Thursday, July 26, 2012

Bee Keeping Part One - Meet the Bees!

One of the perks of my position with FoodShare is our partnership with the Toronto Beekeepers Co-op; in addition to the delicious honey that we share, the co-op permits a Foodshare employee to become a member and this year I got to be it! Because of my crazy schedule I have only been to meetings up till now but on Monday I donned my lovely new beekeeper suit and was part of the team which harvested the first of this season's honey from the hives on the roof of the Royal York Hotel!
Hard to believe that this building in the heart of downtown Toronto is home to honey bees but there are 5 hives installed as part of the rooftop gardens.
The rooftop gardens supply much of the pollen for the bees but they can fly up to 3 kilometers for other sources of food.
The bees are milling around the bottom of the hive because we have temporarily separated the top boxes ( called supers) from the lower ones to make harvesting easier.

We use a maze which allows the bees to enter the lower supers from above but they can't find their way back up
Each super contains a number of frames in which the bees build honeycombs of wax and fill with them with honey. The frames are removable.

We use small amounts of smoke to subdue the bees temporarily.
We remove the frames to see the state of honey production.
The bees will cling to the frames to try to protect the honey - we flick them off with a soft brush.
Finished honey is capped with a coating of wax. We only remove a frame if  50% or more of the honey is capped. Uncapped honey isn't ready- it lacks the correct sugar density and will ferment quickly.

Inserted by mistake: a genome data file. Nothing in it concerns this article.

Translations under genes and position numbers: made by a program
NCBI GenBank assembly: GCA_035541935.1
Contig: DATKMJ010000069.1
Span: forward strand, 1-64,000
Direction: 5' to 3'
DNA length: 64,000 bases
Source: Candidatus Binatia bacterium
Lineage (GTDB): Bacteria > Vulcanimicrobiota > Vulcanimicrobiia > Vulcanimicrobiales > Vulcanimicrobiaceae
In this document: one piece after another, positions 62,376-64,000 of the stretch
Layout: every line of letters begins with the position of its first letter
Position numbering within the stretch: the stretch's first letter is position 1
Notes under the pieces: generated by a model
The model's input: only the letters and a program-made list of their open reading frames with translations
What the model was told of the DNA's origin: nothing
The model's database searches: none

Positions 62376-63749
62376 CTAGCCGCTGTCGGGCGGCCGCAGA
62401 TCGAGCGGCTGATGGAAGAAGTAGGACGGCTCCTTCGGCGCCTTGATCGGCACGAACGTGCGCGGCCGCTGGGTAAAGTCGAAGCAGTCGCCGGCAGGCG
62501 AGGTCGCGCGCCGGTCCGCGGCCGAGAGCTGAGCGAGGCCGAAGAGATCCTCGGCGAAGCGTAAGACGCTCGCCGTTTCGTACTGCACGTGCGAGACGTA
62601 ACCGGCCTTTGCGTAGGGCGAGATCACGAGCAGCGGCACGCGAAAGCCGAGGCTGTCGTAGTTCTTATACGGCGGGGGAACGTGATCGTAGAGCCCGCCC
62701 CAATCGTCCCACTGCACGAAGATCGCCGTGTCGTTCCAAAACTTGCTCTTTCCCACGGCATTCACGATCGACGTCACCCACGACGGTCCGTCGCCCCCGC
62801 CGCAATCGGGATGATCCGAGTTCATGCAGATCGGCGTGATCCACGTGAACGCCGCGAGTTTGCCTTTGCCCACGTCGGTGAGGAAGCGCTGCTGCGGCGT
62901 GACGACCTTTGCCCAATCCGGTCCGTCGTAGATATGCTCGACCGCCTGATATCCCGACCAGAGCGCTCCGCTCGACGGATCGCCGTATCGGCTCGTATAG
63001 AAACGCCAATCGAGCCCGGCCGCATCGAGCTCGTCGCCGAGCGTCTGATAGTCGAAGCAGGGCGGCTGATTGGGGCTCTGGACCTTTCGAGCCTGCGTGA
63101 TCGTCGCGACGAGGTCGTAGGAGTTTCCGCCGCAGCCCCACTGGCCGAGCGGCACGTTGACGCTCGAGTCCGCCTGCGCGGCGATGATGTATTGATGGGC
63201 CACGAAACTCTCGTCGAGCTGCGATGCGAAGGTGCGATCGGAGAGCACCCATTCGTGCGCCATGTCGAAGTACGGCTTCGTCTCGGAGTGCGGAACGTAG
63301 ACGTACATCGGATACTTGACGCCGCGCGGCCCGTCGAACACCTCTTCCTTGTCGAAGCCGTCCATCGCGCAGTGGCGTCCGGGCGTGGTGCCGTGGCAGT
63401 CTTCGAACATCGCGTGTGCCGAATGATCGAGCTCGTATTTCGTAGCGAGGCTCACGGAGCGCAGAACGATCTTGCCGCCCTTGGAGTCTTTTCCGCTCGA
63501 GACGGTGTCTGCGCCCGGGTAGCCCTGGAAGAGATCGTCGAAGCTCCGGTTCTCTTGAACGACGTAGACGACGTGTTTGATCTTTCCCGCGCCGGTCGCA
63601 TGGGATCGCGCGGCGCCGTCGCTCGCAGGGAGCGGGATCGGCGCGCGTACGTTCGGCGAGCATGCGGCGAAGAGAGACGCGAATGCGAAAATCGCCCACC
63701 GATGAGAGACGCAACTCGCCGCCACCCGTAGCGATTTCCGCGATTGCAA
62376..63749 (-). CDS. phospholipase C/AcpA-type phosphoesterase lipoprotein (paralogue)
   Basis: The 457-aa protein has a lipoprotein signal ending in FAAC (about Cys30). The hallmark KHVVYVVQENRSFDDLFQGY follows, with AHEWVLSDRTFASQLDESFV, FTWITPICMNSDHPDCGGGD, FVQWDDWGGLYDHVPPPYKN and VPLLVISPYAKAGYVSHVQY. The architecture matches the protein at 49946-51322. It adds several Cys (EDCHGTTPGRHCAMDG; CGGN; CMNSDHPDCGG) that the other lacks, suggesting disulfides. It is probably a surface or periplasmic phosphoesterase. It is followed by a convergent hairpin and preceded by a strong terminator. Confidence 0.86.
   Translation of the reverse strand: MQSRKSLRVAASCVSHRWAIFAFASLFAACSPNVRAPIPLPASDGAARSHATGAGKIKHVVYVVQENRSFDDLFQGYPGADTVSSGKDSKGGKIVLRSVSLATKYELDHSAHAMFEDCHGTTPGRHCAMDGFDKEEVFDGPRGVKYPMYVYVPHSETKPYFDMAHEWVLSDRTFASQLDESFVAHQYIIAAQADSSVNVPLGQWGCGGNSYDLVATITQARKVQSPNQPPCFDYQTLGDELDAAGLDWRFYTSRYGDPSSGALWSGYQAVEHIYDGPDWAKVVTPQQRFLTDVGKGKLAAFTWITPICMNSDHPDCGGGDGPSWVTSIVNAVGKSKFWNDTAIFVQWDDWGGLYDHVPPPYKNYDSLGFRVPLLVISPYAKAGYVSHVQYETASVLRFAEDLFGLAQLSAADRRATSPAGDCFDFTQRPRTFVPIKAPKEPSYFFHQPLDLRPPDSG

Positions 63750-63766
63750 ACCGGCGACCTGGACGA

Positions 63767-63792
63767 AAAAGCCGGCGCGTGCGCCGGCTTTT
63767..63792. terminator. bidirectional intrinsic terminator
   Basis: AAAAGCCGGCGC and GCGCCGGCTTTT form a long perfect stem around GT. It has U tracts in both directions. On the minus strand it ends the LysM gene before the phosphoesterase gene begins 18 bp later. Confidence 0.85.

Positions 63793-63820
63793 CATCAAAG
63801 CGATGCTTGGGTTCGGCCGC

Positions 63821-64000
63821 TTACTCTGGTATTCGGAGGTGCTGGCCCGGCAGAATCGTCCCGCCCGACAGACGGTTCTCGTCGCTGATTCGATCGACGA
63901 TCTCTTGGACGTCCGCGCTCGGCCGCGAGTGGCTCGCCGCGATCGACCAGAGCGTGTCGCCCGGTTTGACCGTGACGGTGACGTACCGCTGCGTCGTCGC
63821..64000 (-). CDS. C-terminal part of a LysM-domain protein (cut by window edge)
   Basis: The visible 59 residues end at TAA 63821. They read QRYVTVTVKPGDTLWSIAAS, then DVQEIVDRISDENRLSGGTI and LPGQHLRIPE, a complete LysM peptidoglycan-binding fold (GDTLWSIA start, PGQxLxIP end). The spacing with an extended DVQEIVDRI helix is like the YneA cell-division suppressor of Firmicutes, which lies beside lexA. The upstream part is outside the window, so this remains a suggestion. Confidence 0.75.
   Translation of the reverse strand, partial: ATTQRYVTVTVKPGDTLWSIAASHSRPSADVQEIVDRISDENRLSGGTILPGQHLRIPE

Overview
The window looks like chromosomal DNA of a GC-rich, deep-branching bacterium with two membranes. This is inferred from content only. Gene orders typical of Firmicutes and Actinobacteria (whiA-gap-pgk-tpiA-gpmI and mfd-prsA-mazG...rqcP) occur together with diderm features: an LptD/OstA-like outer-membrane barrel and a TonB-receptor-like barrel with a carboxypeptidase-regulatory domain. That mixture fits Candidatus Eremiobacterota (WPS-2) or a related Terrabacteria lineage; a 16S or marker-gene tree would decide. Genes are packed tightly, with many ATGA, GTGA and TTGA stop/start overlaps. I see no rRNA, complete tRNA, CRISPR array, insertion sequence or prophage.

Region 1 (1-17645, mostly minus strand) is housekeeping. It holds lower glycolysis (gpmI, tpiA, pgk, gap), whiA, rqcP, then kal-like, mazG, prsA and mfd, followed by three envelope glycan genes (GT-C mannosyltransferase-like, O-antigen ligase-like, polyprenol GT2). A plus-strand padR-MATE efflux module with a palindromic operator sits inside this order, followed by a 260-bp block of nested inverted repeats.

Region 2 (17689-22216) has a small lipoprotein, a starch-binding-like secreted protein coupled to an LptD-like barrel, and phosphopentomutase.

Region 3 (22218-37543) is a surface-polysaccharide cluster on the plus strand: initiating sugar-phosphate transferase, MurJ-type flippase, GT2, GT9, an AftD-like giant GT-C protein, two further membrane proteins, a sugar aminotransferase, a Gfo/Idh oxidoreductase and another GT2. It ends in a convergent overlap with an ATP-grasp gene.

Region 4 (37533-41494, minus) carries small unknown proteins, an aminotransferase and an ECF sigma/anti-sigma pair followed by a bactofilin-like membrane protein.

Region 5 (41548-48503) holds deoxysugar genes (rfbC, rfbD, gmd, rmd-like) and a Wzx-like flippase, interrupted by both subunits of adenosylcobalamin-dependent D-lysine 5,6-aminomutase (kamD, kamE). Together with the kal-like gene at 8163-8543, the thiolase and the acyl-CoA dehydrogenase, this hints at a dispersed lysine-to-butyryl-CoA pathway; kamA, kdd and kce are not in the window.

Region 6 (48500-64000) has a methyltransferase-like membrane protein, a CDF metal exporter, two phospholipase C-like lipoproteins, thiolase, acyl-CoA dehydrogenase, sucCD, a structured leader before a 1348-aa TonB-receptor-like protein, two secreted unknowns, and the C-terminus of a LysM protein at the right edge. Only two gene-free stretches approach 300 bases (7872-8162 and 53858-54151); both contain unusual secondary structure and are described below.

Here I am in my beesuit- I look like an oompa- loompa!

Next up - extracting the delicious honey from the combs!


  1. You don't look at all like an oompa loompa! You rock the suit though! I think it's an awesome idea to have hives on the top of the Royal York. I wonder how many of those diners, dressed in their finest know there are bees and gardens up there? Keep up the awesomeness!

  2. My apartment building has rooftop gardens cultivated by residents. I knew about the Royal York bees and was so pleased to see many honey bees in my flowers this summer. I'm convinced they come from the Royal York about four blocks away! Three cheers for the work you are doing!
    - Brenda

  3. Carolyn, thank you, I don't mind looking ridiculous in any case because better that than stung! And the Royal York does mention both the honey and the gardens on their menus, as well as offering tours to hotel guests!

    Brenda, I'm sure some of the bees you're seeing are from the Royal York Hives and I'll bet they love your gardens!

  4. Callie, I just wanted to let you know I haven't received your e-mail about the beans. Maybe try sending it again?


  5. I haven't had a chance to email you but I'll try to get to that this week if I can find that post on your blog again